How Many Are There?
One of the grandest spectacles along the parade of events marching towards Christ’s birth was when Heaven’s choir broke out in song way above the heads of the lowly country shepherds. The Gospel of Luke tells of this glorious event in the Christmas story (Luke 2:8-14):
Now there were in the same country shepherds living out in the fields, keeping watch over their flock by night. And behold, an angel of the Lord stood before them…And suddenly there was with the angel a multitude of the heavenly host praising God and saying: “Glory to God in the highest, and on earth peace, goodwill toward men!”
As impressive as that worship service sung by the heavenly choir must have been, the Apostle John described an even more spectacular display of angelic vocals in Revelation 5. John had been taken up to Heaven and had just seen the resurrected Jesus — the Worthy Lamb. He watched as Jesus took the seven-sealed scroll out of the right hand of His Father who sat on the throne. Upon taking this scroll, which was the title deed to the earth, all Heaven erupted into praise!
I’d imagine John, as a visitor to the biggest worship service there has ever been, must have torn his eyes away from the Lamb for just a few moments to scan across the celestial crowd. The sheer number of worshiping angels must have boggled the Elder’s mind. Later, when John had returned to his Patmos cave to finish writing down all that he saw while visiting Heaven, he recorded how many angels had been involved in worshiping Jesus. He wrote, “And the number of them was ten thousand times ten thousand, and thousands of thousands” (Rev. 5:11).
That verse begs the question: Just how many angels were up there in Heaven participating in that glorious worship service? And, larger in scope, just how many angels are there altogether?
Well, that’s tough to calculate. With 108 references to angels in the Old Testament and 176 references to them in the New Testament, not one of those verses provides us with an exact angelic count. The reader is left pecking through the various Bible verses like a puzzler picking through a pile of puzzle pieces in the search for the ones that, when connected, form a particular corner of the puzzle. Some of these “puzzle pieces” are:
- Describing an encounter with God, Moses said, “The LORD came from Sinai…And He came from the midst of ten thousand holy ones…” (Deuteronomy 33:2).
- When Daniel was given a vision of God’s heavenly throne, he proclaimed that he saw: “thousands upon thousands…attending to Him” (Daniel 7:10).
- When Peter tried to defend Jesus at His arrest, Jesus told him He needed no defense because His Father could supply Him “with more than twelve legions of angels” (Matthew 26:53).
- The writer of the New Testament book of Hebrews referred to the heavenly Jerusalem as a place where there are “myriads of angels.” (Hebrews 12:22).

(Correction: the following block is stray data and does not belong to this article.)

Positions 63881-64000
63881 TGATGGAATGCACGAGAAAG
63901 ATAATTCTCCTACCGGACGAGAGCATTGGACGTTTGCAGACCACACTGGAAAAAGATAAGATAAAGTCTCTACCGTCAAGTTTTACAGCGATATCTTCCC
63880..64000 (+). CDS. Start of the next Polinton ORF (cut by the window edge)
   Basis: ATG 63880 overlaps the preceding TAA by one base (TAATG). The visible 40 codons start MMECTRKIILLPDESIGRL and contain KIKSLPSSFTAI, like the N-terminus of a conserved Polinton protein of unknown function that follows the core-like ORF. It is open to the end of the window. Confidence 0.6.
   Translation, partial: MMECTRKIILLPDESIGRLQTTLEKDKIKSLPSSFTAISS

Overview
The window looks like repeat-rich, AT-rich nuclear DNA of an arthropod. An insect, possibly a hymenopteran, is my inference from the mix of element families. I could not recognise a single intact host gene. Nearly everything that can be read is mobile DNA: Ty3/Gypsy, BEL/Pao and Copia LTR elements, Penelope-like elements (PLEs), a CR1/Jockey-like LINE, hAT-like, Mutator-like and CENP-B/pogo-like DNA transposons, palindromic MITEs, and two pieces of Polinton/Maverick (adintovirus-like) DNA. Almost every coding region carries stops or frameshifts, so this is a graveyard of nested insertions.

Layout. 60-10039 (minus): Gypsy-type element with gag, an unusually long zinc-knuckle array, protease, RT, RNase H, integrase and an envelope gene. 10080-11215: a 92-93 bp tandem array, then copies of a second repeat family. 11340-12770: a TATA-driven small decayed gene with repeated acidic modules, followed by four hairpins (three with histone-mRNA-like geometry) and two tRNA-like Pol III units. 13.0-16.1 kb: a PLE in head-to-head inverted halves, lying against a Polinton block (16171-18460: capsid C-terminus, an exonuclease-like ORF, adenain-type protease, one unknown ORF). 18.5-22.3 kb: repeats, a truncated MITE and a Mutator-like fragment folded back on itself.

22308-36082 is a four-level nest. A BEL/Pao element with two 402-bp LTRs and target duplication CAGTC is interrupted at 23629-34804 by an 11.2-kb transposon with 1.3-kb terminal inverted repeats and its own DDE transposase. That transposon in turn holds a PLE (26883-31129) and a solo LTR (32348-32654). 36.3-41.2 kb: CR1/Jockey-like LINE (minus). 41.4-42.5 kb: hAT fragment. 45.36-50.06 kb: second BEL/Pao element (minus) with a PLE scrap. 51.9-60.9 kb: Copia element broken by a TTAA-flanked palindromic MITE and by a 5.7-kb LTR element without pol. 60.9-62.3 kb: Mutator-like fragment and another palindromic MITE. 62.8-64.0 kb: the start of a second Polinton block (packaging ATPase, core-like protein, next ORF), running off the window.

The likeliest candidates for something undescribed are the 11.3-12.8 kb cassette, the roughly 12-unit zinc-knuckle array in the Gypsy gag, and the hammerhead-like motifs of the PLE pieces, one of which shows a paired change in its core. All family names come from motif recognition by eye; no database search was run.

With so vague a numbering system, it’s no wonder that one of Job’s friends exclaimed, “Is there any number to His troops?” (Job 25:3). There are so many angels that, when God answered Job out of a whirlwind, He compared the angels to the countless morning stars all singing together (Job 38:7). How many stars are there in the universe? Space.com estimates that our own single Milky Way galaxy could contain some 200 billion stars or more, and there are 2 trillion galaxies in the observable universe spanning a mind-blowing 48 billion light-year’s radius, for a total of 1 septillion stars!1
Theologians, such as Ron Rhodes, report more conservative figures based on the Scriptures.2 Bearing in mind that angels do not procreate and never die, that means there remains a fixed number. The Jewish Kaballists have estimated 301,655,722. With such a massive number of angels, Thomas Aquinas concluded that there are clearly more angels than there are human beings.
I think we can conclude that there’s not a single person, other than God, who knows exactly how many angels there are. The angels themselves may have lost count, like a child attempting to number the stars in the night sky.
And so, the vague biblical counting of angels is meant to convey a great but indefinite figure. I suppose it is one that will stagger the human imagination one day when we learn their true numbers. One thing we know for sure, as one commentator has observed: “[Angels] meet us at the beginning of the Bible, at its close and almost everywhere in between.”3
1) Elizabeth Howell, “How Many Stars Are In The Universe?,” Space.com, (May 17, 2017), www.space.com/26078-how-many-stars-are-there html.
2) Ron Rhodes, What Does the Bible Say About . . .? (Eugene, OR: Harvest House Publishers, 1997), pages 234-235.
3) Herbert Lockyer, All the Doctrines of the Bible (Grand Rapids, MI: Zondervan Publishing House, 1964), page 128.